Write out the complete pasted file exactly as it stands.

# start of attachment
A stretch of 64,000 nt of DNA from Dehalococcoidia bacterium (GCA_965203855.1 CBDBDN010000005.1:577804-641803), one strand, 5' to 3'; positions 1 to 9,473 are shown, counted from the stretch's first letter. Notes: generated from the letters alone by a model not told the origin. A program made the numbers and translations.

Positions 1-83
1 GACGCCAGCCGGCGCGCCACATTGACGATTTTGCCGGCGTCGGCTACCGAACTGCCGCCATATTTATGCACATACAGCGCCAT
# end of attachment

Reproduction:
A stretch of 64,000 nt of DNA from Dehalococcoidia bacterium (GCA_965203855.1 CBDBDN010000005.1:577804-641803), one strand, 5' to 3'; positions 1 to 9,473 are shown, counted from the stretch's first letter. Notes: generated from the letters alone by a model not told the origin. A program made the numbers and translations.

Positions 1-83
1 GACGCCAGCCGGCGCGCCACATTGACGATTTTGCCGGCGTCGGCTACCGAACTGCCGCCATATTTATGCACATACAGCGCCAT